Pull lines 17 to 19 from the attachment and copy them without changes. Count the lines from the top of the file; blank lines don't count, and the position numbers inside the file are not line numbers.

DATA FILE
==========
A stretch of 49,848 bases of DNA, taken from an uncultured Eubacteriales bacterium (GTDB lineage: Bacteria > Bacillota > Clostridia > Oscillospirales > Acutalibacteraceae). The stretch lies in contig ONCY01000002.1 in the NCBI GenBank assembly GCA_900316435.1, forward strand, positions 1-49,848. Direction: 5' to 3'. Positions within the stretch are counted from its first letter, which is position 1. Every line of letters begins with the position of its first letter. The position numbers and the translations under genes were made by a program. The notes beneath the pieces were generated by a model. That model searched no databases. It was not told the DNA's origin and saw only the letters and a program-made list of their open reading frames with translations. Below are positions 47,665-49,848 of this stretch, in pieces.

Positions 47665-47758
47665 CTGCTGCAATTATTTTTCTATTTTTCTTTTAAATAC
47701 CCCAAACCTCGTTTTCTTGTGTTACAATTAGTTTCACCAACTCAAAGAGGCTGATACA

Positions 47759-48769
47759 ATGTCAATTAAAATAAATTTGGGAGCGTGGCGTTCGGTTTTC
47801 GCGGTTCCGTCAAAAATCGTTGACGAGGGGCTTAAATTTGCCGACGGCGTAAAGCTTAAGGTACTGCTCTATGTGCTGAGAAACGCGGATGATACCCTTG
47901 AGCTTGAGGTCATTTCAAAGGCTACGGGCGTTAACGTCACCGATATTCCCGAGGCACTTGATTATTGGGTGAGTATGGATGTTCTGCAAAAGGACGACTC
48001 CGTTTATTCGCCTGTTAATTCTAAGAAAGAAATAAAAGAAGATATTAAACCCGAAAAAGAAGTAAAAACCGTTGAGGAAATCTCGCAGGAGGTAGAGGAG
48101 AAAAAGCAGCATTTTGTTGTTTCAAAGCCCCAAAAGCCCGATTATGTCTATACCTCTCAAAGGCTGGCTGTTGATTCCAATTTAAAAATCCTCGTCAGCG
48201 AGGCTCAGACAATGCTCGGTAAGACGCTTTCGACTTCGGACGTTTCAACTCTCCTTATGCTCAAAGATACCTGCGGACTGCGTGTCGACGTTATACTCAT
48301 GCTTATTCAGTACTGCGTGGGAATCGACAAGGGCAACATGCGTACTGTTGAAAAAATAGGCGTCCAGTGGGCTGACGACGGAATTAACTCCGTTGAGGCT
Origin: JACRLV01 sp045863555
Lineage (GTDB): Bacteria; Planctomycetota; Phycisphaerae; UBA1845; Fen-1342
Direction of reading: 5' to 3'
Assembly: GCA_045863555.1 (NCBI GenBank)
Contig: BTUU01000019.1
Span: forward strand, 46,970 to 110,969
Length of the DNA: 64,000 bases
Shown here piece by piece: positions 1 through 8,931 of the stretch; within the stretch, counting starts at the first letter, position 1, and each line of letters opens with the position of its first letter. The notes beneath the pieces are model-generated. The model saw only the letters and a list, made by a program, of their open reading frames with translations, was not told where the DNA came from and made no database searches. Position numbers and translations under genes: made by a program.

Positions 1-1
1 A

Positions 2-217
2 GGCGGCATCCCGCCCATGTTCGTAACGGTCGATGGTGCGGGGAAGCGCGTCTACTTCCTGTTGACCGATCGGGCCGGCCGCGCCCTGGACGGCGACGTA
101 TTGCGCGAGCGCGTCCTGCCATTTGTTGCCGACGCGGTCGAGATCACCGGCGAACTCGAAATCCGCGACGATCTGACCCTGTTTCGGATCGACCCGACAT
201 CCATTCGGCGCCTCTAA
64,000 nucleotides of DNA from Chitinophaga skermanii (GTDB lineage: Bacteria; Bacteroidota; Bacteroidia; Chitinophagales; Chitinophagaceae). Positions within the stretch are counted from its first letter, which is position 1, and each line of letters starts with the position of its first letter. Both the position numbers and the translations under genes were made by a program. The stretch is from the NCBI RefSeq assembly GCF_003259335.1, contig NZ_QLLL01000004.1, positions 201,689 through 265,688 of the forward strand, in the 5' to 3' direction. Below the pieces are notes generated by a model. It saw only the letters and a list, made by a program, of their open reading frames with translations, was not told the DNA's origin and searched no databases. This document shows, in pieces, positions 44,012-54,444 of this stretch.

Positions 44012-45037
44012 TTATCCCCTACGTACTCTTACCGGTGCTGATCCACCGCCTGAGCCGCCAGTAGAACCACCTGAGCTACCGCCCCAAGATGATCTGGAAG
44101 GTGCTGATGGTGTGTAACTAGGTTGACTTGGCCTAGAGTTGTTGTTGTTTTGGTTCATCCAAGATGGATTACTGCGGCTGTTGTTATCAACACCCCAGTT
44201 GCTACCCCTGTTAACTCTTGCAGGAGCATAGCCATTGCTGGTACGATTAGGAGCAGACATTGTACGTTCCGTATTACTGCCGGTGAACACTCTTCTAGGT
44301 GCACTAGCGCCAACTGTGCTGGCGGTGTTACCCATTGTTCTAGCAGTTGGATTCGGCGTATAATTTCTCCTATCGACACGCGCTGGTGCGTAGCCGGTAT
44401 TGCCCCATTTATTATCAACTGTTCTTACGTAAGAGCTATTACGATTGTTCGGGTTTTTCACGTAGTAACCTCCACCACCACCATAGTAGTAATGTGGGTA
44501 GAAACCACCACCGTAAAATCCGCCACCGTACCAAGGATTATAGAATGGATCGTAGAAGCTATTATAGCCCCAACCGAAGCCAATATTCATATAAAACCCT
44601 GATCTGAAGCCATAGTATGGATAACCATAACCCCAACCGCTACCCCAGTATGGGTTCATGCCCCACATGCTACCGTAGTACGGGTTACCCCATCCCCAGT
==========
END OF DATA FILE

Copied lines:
Contig: BTUU01000019.1
Span: forward strand, 46,970 to 110,969
Length of the DNA: 64,000 bases